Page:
The Diary of Anne Frank Play Review

Every time I see one of Ms. Rochon’s productions, I just know that it will be a magical experience. The play, The Diary Of Anne Frank, definitely was that. The acting and the attention to detail was extraordinary. It was a deep and emotional experience — a very solemn, yet fun, play that highlights the joyful parts of life in the annex and the absolutely terrifying parts as well. The actors and actresses did a wonderful job expressing their characters and embracing the mood of the story, as well as showing how extraordinarily stressful daily life was for Jewish individuals and families during World War II.


The story of the two years that the Van-Dann and Frank families spent in the secret annex is a story of fear, boredom, joy, bickering, hunger, and more. The majority of this performance was based upon daily life in the annex, with very few large, course-changing events. It was similar to a collection of small stories from the annex strung together. Throughout the performance, I dreaded the end, when the Gestapo discovered them. It was gut-wrenching to know that by the end of the story, seven of the eight characters would die at concentration camps. This play was a reminder of how utterly terrible the Holocaust was and that we can never forget these parts of history.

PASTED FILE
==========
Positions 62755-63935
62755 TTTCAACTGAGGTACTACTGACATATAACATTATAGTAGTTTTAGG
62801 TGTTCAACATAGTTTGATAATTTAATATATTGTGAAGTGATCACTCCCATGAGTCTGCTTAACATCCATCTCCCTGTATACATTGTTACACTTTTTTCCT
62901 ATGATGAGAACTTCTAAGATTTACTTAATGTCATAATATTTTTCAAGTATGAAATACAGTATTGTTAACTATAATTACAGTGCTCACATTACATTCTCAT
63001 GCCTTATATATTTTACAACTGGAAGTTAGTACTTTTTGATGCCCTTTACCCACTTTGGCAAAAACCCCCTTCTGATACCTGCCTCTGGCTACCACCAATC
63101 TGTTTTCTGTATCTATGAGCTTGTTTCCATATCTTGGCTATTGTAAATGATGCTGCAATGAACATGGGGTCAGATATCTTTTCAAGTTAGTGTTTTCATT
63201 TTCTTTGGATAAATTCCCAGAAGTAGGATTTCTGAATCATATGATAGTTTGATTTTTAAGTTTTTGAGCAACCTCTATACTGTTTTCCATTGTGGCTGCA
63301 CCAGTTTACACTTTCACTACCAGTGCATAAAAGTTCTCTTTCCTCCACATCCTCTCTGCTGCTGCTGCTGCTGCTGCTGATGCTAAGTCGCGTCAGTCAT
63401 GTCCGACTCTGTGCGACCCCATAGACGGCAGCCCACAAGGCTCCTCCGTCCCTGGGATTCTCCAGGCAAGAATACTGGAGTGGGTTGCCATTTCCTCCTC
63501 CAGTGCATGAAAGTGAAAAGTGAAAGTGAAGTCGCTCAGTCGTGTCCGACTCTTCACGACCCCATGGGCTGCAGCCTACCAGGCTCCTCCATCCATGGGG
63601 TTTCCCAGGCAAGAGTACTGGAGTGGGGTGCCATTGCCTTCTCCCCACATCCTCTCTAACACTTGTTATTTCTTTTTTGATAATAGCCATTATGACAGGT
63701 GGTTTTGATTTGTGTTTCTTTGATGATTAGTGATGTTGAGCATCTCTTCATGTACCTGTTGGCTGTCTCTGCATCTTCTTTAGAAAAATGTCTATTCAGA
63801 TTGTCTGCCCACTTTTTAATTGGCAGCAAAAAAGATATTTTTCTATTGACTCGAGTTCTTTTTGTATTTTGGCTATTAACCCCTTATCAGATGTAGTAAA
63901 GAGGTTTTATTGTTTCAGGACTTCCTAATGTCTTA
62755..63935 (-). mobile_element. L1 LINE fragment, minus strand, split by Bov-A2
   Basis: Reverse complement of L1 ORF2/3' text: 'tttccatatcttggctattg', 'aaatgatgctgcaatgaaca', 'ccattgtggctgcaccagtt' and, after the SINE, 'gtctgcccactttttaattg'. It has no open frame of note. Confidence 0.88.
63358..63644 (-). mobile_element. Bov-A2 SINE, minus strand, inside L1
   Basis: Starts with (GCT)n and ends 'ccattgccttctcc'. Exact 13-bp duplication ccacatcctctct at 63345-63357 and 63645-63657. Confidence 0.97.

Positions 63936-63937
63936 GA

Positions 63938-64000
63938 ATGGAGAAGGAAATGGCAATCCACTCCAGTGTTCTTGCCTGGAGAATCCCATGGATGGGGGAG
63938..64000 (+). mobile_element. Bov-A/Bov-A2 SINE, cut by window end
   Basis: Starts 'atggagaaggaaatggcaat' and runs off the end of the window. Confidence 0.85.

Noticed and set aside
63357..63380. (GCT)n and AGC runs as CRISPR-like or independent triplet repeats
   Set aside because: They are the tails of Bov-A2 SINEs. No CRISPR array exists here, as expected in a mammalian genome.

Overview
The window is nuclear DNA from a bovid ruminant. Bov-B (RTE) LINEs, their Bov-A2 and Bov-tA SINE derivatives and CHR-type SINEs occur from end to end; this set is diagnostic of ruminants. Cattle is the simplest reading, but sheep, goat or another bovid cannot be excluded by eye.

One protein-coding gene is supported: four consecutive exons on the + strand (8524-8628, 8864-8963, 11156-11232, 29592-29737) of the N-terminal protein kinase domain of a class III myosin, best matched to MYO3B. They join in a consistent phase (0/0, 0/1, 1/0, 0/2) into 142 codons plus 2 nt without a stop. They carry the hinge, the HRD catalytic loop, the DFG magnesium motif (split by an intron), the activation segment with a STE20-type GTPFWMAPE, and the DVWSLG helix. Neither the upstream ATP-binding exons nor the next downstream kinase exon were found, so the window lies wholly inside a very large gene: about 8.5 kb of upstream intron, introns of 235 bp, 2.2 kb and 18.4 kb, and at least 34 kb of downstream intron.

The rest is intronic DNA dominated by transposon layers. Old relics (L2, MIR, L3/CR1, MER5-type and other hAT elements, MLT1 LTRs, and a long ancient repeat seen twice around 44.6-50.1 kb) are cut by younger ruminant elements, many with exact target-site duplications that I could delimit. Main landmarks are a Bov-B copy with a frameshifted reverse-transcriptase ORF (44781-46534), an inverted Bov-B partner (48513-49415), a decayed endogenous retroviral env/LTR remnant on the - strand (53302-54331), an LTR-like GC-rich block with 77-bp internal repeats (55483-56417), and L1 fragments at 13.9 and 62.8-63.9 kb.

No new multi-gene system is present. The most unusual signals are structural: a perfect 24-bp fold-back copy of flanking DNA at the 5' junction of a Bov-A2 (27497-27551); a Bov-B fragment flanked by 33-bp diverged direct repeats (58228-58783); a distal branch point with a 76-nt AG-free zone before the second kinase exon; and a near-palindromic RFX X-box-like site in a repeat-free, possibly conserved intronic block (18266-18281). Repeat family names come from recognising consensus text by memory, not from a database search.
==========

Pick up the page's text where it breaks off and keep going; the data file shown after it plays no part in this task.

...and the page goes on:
The acting was flawless. Every actor was always in character and engaging in whatever action they were taking. One aspect of the acting that I enjoyed was that during the intermission, the actors stayed on the stage, were quiet and improvised the whole time. 

Set and Lighting

Anne Frank play set

The set was very large and took up the whole stage, which was remarkable. It incorporated many levels, which especially added to the performance and provided lots of perspective and depth. The set was beautifully constructed and painted, with acute attention to detail. All of the lighting choices set the mood very well, and I liked that there were some unique touches of light. For example, when Anne was having a nightmare, intelligent lighting was used, giving her a moving, swirling effect. Also, the “moonlight” coming through the window in the attic was a charming touch. Lastly, it was especially engaging when the rest of the stage went dark and the spotlight was on Anne, who was talking to the audience.

In conclusion, The Diary of Anne Frank was incredible. The story itself is very sad, but the play does a wonderful job showing some happy parts.